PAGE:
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Facebook writer Rachael Tang was among scores shocked at Mr Ng’s recounts. She says: “Thank you for doing this, Mr Ng. Yes, we need to continue to share stories of the plights of Rohingya and all refugees around the world. Being the Asean chair, Singapore should at least urge member states (and our own Government, too) to reconsider the position of non-interference.

“(PM) Lee Hsien Loong said one of the functions of Asean is “…to co-operate to improve the lives of the people in South-east Asia”. Let us not forget to help those who are the most in need in this region.”


Aminah Bee, over Facebook, adds:  “Children are too often the forgotten victims of war. Thank you for speaking up for them, Mr Ng.”

Another Facebook activist Victor Perinparaj says: “Singapore can draw on its own experience as a successful multiracial, multi-religious and multicultural experiment, offering lessons on how to get the people of Myanmar to embrace one another and work together as one for the greater good of the nation.

“Singapore, of course, continues to encourage all parties, including the Myanmar government and the international community, who hand-in-hand can foster a long-term solution to the Rohingya refugee crisis. Its position is that those directly responsible ensure the safety and protection of all people, regardless of race or religion.”

Some have also commented that we should care about Singapore and not the Rohingyas. To which Mr Ng replies: “This isn’t about caring for Singapore only or caring for the Rohingyas only. As some have rightly pointed out, we can do both and I intend to do both.

“I care deeply about Singapore and that is the reason I became an MP. And the Rohingya issue is one out of the many issues I focus on and have spoken up in Parliament about.”

As recently highlighted in the national media “the most vocal backbencher in Parliament”, Mr Ng has spoken up on a “swathe of issues – from gender equality to support for parents or premature and multiple babies – and for needy groups that have fallen through the aid cracks”.


After completing a fact-finding mission to Bangladesh, members of Asean Parliamentarians for Human Rights (APHR) have called upon South-east Asian governments to take greater action to resolve the Rohingya crisis.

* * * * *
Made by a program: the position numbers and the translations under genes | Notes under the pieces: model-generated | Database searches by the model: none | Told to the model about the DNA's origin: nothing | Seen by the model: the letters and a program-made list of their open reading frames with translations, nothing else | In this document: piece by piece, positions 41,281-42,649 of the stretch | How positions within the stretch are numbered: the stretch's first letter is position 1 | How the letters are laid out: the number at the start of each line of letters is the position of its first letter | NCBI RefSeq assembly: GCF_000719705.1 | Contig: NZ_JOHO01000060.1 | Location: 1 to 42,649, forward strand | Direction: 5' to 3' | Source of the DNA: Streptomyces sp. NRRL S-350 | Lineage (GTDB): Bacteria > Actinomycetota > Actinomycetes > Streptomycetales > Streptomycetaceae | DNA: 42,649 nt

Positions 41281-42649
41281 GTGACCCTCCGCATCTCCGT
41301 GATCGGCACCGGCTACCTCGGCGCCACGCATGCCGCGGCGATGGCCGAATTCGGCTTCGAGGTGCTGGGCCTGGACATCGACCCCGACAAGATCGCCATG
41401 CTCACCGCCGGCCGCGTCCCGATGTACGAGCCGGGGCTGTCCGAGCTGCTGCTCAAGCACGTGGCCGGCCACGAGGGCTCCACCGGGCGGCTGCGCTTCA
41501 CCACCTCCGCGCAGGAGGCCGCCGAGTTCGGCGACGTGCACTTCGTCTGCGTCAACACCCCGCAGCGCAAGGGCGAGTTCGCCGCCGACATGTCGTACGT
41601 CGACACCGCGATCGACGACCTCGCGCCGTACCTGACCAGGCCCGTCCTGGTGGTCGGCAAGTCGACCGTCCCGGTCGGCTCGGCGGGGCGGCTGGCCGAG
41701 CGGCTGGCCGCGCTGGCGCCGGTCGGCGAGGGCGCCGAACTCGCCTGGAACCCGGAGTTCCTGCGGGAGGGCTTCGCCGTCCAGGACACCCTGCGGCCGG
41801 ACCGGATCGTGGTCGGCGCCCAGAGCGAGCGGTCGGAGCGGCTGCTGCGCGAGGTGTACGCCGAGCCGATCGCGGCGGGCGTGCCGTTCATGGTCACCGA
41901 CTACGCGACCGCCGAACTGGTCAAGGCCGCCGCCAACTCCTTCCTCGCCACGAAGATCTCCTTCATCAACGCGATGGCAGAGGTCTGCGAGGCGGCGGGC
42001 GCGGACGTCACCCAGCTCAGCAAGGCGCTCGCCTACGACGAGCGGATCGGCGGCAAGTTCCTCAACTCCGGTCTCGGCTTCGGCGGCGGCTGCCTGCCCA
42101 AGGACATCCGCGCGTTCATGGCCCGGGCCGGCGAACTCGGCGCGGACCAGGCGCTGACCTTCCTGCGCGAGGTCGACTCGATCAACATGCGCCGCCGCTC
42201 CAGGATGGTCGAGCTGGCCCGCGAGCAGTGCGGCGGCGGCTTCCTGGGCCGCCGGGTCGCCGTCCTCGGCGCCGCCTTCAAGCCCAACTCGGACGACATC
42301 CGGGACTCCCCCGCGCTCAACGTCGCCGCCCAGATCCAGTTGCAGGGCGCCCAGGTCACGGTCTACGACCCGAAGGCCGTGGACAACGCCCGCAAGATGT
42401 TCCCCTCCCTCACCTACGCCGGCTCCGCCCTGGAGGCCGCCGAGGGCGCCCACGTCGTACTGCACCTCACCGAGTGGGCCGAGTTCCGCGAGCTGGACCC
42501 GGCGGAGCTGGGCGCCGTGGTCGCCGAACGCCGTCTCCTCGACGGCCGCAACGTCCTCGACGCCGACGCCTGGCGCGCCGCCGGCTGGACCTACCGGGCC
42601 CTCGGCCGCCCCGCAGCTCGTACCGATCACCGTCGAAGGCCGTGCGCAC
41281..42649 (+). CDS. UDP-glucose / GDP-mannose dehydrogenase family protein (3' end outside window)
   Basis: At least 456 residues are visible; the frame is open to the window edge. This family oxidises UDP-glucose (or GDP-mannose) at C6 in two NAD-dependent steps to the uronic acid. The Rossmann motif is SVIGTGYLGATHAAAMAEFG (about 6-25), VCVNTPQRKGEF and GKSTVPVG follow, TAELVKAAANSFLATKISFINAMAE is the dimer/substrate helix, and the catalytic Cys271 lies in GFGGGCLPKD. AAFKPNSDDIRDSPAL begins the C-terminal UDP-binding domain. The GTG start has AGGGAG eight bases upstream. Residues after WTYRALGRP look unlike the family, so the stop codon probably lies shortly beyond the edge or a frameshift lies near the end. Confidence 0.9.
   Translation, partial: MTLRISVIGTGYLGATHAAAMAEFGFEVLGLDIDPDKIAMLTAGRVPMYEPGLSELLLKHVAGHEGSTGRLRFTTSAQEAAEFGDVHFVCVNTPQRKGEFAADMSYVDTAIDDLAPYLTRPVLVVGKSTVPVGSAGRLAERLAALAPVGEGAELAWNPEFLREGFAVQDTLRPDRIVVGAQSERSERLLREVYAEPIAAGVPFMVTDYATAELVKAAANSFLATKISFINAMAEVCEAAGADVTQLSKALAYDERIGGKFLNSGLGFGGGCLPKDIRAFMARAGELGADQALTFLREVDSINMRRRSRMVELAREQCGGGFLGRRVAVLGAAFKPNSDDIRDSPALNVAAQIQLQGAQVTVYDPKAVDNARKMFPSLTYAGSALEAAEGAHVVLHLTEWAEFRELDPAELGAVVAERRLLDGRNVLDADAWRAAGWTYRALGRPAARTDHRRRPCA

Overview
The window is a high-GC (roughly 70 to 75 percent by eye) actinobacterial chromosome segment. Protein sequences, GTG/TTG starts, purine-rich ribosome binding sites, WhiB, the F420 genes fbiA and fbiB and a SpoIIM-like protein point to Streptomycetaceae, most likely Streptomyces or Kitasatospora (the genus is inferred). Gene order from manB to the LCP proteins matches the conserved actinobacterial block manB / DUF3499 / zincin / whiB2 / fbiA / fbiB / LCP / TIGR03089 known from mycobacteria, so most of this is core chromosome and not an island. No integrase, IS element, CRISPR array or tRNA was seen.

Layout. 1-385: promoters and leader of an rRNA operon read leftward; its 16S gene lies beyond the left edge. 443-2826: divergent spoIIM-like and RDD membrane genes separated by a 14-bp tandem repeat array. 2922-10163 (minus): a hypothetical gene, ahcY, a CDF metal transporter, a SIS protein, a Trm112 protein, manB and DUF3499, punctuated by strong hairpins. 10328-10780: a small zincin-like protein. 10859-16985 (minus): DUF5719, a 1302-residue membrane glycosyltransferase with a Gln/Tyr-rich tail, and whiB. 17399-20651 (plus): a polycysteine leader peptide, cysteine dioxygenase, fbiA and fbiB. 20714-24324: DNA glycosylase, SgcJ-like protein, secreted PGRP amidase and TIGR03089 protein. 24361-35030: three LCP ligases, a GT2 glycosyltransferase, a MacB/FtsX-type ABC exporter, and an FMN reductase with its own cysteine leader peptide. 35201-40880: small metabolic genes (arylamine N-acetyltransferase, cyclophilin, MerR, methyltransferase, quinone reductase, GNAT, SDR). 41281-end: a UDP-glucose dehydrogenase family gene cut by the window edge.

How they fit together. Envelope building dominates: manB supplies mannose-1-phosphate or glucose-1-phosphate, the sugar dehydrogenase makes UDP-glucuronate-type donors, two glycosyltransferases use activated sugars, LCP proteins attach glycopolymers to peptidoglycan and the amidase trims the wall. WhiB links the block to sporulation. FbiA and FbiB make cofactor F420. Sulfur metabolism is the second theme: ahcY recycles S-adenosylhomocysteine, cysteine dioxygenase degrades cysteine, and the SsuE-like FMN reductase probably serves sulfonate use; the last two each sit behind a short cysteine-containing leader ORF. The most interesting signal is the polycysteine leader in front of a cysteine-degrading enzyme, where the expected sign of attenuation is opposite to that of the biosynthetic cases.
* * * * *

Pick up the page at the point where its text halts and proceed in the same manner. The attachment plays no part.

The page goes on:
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“Where is Asean? This is the question we kept hearing from everyone we met,” says APHR Chairperson Charles Santiago, a Malaysian MP who headed the delegation. “We call on Asean to convene an urgent meeting of foreign ministers of all member states to discuss the crisis and establish a plan of action to resolve it.”

Former Thailand lawmaker Rachada Dhnadirek adds: “Asean countries must stop using the non-interference principle as an excuse for inaction. Financial commitment to support humanitarian assistance is critical, but it must be accompanied by pressure on the Myanmar military to end persecution that lies at the root of the crisis.”

Nearly five months into the Rohingya refugee crisis, UNHCR (the United Nations Refugee Agency) is increasingly worried about the deterioration of the overall protection environment in which refugees are living. In this environment, refugees face a multitude of protection risks, says Mr Ng.


Challenging times are inevitable. The monsoon season in southern Bangladesh has now ended and temperatures will soon decline. The average low for January is 15 degrees Celsius. While that temperature is moderate compared to many other regions, the lack of adequate clothing and shelter insulation makes refugees vulnerable to even modest declines in temperatures, especially at night.

It’s the kids, who are 55 per cent of the Rohingya refugee population, who are particularly vulnerable,” says Mr Ng, who is also Chairman of Nee Soon Town Council. “So are the women and they represent more than half of all refugees in Bangladesh. An estimated 10 per cent are either disabled, have serious medical conditions or older persons at risk.”

Mr Ng reiterates that the “truth is that refugees are still traumatised by the violence that they fled”.

He adds: “Experiencing first-hand, instances of mass killings, summary executions and widespread abuse in Rakhine, most of the refugees are drained and emotionally distraught. They have suffered a lot during the crisis and are struggling to overcome the tribulations.

“The UN, too, must be allowed full access to the Rakhine state to monitor the repatriation processes. The world cannot afford to allow the honor and dignity of refugees to be violated – at any cost.”

Singaporeans must continue to be made aware of this issue. Remember: Our response matters to ensure the safety and stability for the future generations.